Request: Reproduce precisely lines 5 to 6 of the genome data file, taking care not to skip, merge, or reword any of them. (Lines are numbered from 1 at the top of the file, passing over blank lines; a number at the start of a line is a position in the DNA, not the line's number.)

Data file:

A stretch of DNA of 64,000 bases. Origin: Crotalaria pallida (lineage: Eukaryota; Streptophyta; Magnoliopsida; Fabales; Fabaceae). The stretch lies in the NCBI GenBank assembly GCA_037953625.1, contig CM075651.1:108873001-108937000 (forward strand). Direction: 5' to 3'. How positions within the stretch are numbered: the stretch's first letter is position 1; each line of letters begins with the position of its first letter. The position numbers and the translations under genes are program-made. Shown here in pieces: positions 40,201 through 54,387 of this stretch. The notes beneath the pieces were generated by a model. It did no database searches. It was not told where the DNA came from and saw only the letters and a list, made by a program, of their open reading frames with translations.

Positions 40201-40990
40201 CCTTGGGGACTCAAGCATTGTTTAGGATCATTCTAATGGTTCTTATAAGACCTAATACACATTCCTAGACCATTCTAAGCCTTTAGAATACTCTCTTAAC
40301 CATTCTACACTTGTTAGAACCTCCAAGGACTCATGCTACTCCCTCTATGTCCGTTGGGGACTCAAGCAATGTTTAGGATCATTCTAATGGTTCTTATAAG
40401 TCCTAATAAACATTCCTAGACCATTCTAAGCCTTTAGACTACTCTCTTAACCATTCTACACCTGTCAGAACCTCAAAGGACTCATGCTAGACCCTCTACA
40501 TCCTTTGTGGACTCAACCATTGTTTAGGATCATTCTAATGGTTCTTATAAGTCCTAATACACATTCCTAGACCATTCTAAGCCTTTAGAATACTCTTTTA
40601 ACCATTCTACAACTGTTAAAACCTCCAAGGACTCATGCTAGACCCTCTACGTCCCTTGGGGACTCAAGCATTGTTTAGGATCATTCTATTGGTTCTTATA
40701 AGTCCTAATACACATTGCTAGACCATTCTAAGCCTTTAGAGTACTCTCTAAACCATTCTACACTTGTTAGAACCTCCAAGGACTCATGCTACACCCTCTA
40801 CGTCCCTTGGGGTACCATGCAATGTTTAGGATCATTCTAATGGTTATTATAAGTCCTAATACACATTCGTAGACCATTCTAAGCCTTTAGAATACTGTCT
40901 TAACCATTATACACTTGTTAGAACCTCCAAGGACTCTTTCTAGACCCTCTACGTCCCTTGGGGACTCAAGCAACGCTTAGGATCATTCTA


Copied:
40401 TCCTAATAAACATTCCTAGACCATTCTAAGCCTTTAGACTACTCTCTTAACCATTCTACACCTGTCAGAACCTCAAAGGACTCATGCTAGACCCTCTACA
40501 TCCTTTGTGGACTCAACCATTGTTTAGGATCATTCTAATGGTTCTTATAAGTCCTAATACACATTCCTAGACCATTCTAAGCCTTTAGAATACTCTTTTA